Discussion in 'Middle East - General' started by Annie, Feb 11, 2006.
"It is also a disservice to democracy. It sends a conflicting message to the Muslim community: that in a democracy it is permissible to offend Islam. This message damages efforts to prove that democracy and Islam go together."
freedom of speech is the foundation of a democracy......so it would appear they are correct the is no place for democracy in the islamic faith....
The press in democracies offend the religious all the time. Why should Islam be special? Agree with you, Manu.
I've been saying this since 9/12/2001. Saudi Arabia is not an ally, a friend, or a sympathetic neutral. Saudi Arabia is an enemy, plain and simple.
Pretty touchy situation. If we stop propping the Sauds, the radical clerics will be running that peninsula in a heartbeat. I really think it's a pick your poison situation there right now and I for one am glad that the Bush family has a good enough relationship with them to keep the status quo for now because the next step will only be worse.
I never thought I'd agree with you wholeheartedly on anything, but I do on this one. We have to address our problems with Saudi Arabia.
Our number one problem with them is that we need them desperately. They're our dealer. They have the oil we need, and, because we pay them for it, they have the $$ to finance our deficit-spending ways. The kingdom earns our trust by its willingness to hold down the price of oil at strategic moments. Therefore we are forced to be very hushed in our criticism of them, and nice to their citizens. Isn't it strange how all those bin Laden relatives were allowed to sneak home after 9/11, and how few Saudi citizens are in Guantanamo?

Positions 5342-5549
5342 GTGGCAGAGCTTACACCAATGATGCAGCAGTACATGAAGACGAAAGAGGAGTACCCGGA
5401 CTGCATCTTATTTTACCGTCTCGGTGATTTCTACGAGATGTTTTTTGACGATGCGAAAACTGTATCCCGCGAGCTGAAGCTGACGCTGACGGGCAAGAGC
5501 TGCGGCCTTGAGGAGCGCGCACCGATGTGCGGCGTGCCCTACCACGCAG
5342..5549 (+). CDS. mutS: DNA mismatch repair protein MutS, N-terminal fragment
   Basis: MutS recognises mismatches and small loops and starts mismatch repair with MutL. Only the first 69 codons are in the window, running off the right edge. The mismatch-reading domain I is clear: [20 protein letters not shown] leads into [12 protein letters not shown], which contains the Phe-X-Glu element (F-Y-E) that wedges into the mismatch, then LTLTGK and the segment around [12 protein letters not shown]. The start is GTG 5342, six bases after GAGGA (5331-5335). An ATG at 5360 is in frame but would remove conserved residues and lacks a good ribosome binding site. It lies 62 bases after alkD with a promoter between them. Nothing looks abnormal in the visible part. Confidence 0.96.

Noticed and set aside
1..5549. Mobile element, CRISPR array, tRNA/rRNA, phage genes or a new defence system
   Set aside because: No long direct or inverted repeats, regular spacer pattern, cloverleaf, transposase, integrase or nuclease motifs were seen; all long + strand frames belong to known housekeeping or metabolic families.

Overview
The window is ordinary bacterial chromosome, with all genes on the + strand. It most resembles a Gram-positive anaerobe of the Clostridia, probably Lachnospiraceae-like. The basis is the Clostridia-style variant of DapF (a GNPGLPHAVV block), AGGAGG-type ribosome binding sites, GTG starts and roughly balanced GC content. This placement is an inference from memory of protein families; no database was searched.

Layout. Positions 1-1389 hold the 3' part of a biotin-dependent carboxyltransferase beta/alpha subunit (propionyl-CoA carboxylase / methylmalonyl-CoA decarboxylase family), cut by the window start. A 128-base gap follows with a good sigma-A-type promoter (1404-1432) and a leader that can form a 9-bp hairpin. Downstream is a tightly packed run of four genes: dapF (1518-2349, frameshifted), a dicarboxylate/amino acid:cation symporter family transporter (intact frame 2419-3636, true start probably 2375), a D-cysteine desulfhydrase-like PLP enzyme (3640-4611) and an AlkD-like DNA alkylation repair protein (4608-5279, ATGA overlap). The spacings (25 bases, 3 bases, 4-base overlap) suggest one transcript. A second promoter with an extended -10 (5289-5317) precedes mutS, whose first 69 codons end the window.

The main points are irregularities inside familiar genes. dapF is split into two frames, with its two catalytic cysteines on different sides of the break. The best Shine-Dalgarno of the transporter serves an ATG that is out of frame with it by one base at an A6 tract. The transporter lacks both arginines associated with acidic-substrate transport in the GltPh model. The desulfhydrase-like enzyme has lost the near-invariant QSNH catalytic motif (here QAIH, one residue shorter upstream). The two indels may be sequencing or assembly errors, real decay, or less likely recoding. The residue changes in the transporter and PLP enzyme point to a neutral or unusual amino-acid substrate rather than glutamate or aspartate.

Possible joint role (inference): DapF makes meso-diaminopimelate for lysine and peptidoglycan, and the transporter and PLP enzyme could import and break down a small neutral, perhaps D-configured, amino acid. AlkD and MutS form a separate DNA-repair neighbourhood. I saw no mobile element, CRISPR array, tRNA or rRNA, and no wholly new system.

Saudi Wahabbism is the source of Al Qaeda's ideology, yet we've let them off the hook in terms of investigating militant Wahabbism within their own country. When's the last time we've heard of a major investigation into Saudi terrorist training camps or Islamist idea factories?
As DilloDuck says, we're in a real bind in terms of how to deal with them. If an election were held there tomorrow, we know who would win: Osama bin Laden.
Our first step should be to close the SUV loopholes, impose a gas tax that raises the cost to $3 per gallon (at which point the biodiesel I run my car on goes down to $2.65 and becomes economical for truck fleets). We should balance our budget so we're paying our own way in the world rather than depending on nice foreigners to finance our lifestyles. We have to acknowledge the geopolitical consequences of our love of oil and deficit spending. Bush seems to have taken a baby step in this direction recently, which I'm glad of.
oooooooooo Tax Americans---that outta get them Wahibs :rotflmao:
1. The "SUV loopholes" will take care of themselves as the price of gas rises.
2. Gas is going to be $3.00 a gallon this summer anyway. Besides, half the cost of gas is already taxes. I understand the economic implications of taxing an undesirable behavior in order to discourage it, but this particular step will be unnecessary in about 4 months.
3. Yeah, we should have a more balanced federal budget. Let's start by reforming SS, reducing all of the benefits the federal government pays out, eleiminating federal government programs (or Deptartments, in DoE's case), and cutting tax rates, which will raise tax receipts. Thankfully, Bush is starting to do something about this piece.
In general, though, I think that the free market will determine how long our reliance on oil will last, not higher taxes (or green tax credits).
a certain perspective on the Saudi royal family--the numerous princes and princesses (I think there are 10,000 in all) who attend college in Boston. They double park their BMWs and Maseratis outside nightclubs and throw cash around. They don't have a very good reputation locally, though I'm sure plenty of them are fine people in the daylight.
It certainly does seem that resource wealth destroys a country.
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